SQL Server Agent jobs are made up of a series of one or more Job Steps. A job step is assigned to a specific job subsystem, which identifies the kind of work the job step is going to perform. Each job step runs in a separate security context, although each job also has an owner that determines who can modify the job. This article will focus on the job steps and subsystems that make up a SQL Server Agent job.
A Quick Review of Jobs
The best way to think of a SQL Server Agent job is as a container that associates a set of other components that are needed to perform a given task. The primary components of a job are job steps, schedules, alerts, and notifications.
When a job is created, an owner is assigned to the job. As mentioned in Level 1, by default the owner will be the user that is creating the job (either in Transact-SQL, via the sp_add_job system stored procedure or using the SQL Server Management Studio). Most of the facilities of SQL Server Agent assume that you are a sysadmin server role member. If you are, then you or any other sysadmin role member can modify the job once it’s created. If you want a non-sysadmin role member to be able to modify the job, then you should change the job owner to be that user’s login. Note that a sysadmin member can change any job, regardless of job ownership.
As mentioned in Level 1, a SQL Server Agent job is made up of at least one job step. When most people think of a job performing some work, what they really mean with SQL Server is a job step. A job step is defined by the type of action you wish to perform, and each job step will be executed by one of the following job subsystems:
- Operating System (CMDExec)
- A variety of replication tasks
- SQL Server Analysis Services (SSAS) Command (i.e. XML/A)
- SQL Server Analysis Services (SSAS) Query (MDX)
- SQL Server Integration Services (SSIS) Package (DTS Package in SQL Server 2000)
- Transact-SQL Script (T-SQL)
Let’s create a job, and the necessary job steps, to back up the Master database. Create a new job, I called mine “Backup Master” as shown in Figure 1.
Figure 1 – Creating a new job
Now click on the Steps tab to view the job steps, and click New… to bring up the New Job Step dialog (Figure 2).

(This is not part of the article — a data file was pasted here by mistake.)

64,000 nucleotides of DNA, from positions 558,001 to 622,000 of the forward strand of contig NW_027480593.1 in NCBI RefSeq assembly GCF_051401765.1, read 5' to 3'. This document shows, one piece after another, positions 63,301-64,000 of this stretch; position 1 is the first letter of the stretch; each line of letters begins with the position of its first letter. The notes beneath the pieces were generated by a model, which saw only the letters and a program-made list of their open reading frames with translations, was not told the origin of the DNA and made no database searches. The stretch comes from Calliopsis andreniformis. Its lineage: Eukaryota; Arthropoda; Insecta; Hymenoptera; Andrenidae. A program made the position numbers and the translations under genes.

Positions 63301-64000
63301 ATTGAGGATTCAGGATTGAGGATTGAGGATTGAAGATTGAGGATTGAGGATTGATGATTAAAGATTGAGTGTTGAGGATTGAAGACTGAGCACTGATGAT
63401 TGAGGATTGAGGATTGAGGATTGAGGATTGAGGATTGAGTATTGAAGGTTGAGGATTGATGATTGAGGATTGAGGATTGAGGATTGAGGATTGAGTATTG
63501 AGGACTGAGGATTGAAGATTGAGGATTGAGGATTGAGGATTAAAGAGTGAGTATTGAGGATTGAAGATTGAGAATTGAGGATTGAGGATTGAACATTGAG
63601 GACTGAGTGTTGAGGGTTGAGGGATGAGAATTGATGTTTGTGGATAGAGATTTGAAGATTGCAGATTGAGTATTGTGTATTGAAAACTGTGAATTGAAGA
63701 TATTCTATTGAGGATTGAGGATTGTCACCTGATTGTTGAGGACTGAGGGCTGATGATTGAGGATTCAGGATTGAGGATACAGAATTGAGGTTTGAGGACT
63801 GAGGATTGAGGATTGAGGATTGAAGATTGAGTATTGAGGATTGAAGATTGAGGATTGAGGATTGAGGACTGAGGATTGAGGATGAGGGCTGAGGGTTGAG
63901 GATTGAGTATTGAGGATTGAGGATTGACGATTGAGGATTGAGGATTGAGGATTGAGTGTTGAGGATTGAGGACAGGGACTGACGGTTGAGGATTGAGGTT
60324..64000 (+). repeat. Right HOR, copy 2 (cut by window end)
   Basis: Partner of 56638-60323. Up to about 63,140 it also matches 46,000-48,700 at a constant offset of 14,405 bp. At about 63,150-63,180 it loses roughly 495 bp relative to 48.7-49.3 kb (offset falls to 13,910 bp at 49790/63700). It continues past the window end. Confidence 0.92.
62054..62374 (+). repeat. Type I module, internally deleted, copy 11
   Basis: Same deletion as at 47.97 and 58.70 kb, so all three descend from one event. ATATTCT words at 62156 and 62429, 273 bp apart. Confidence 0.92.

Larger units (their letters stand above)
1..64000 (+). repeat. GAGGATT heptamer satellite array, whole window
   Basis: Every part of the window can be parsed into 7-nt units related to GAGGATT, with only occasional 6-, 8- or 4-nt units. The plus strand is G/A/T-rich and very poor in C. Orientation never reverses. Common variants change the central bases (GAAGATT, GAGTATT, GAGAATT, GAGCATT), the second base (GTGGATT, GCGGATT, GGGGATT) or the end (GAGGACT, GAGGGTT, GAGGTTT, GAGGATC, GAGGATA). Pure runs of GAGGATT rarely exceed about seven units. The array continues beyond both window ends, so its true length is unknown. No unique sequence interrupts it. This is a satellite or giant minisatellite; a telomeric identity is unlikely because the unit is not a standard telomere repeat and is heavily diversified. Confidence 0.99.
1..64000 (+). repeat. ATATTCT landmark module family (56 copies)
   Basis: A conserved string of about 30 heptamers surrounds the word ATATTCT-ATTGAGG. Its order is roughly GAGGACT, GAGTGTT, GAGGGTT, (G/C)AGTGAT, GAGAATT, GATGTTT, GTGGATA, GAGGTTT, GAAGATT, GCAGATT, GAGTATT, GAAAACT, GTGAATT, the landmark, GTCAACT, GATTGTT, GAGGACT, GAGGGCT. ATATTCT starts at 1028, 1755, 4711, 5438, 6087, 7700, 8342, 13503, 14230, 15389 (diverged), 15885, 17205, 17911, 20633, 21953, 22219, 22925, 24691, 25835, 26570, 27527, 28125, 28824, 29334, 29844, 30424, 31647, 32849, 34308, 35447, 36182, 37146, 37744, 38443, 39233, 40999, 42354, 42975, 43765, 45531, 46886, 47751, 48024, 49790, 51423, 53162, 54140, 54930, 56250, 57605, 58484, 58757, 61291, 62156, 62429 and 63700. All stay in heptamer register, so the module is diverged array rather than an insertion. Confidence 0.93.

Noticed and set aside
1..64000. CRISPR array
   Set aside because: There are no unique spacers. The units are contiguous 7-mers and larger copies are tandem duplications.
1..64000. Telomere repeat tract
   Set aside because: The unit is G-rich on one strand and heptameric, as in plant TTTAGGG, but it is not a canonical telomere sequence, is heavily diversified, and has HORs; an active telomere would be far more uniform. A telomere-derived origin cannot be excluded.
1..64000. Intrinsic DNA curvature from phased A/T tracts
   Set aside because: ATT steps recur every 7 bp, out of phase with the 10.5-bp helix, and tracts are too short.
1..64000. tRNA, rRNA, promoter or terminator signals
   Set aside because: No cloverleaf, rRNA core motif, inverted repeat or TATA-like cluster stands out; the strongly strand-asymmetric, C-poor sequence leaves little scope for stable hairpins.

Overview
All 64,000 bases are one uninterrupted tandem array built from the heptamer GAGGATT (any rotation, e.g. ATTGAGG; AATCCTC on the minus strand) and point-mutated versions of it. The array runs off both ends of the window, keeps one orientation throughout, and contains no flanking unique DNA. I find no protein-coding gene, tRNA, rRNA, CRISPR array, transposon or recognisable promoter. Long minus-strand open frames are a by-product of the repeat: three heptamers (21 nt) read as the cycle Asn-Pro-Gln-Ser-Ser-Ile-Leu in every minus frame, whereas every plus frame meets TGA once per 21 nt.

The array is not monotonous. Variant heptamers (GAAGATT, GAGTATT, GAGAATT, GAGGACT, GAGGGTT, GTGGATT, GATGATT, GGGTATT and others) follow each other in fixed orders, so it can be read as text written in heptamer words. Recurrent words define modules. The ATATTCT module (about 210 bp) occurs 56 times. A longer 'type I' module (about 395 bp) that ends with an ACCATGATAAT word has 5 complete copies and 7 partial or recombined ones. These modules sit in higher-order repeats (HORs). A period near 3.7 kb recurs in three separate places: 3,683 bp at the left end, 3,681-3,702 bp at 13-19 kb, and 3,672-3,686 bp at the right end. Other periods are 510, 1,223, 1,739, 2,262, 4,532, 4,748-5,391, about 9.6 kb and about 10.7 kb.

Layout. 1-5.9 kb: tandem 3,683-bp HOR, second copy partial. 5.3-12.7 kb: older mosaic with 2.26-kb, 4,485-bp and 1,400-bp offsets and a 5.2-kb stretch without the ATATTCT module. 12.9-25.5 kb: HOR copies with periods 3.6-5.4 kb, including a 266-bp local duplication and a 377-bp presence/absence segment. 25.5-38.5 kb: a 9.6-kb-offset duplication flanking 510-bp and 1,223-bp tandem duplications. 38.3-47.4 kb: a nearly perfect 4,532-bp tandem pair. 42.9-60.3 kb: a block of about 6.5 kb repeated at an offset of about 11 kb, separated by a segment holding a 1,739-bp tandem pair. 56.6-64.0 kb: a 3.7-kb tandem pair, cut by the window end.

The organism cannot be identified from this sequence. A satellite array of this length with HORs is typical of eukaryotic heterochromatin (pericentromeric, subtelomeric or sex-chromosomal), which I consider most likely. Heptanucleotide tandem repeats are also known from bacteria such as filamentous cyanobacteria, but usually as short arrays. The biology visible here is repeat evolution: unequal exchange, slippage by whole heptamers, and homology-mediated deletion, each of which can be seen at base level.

Figure 2 – creating a new job step
I’ve filled out the steps in this job to perform an integrity check of the master database before we begin a backup. I could have done everything in one step, but want to show you job workflow between steps. I’ve given my step the name, “Check DB Integrity of Master”, and set the type to Transact-SQL. The database context is master. I put a simple command in the text box:
A few explanations are in order for this dialog. The Type drop-down is where the SQL Server Agent subsystem is selected. The possible subsystems will be described below. There are no security proxy accounts for Transact-SQL job steps, so the job step will run in the context of the job owner. Security proxy accounts enable a job step to run with a different user’s security context, and are typically used for jobs not owned by sysadmin role members.
The job subsystem that you select will change the contents of the rest of the dialog. For a Transact-SQL job step, a simple text box is supplied for you to type in your Transact-SQL, as I’ve done here. Each job step may have a different subsystem associated with it.
Next, click on the Advanced tab for the new job step. You’ll see the screen shown in Figure 3. The On success action defines what happens once the job step is completed successfully. The default option is to Go to the next step, meaning if there are multiple steps in a job, and this one worked, execute the next step. If you click on the drop-down, you’ll see the other options – including exiting the job (with either a success or failure notification), or to jump around to another step. Note that this last option, jumping to another step, won’t show up until you’re working on at least your second step in a job.
Figure 3 – New Job Step Advanced Options
If a step fails for some reason, you can choose the number of attempts that can be made to retry the job step. You can also specify a delay (in minutes) between each attempt to successfully complete the job step. Below that is the failure actions (i.e. the job step is unable to be completed or ends in an error code). The options are the same as on success, with a different default (as you might expect).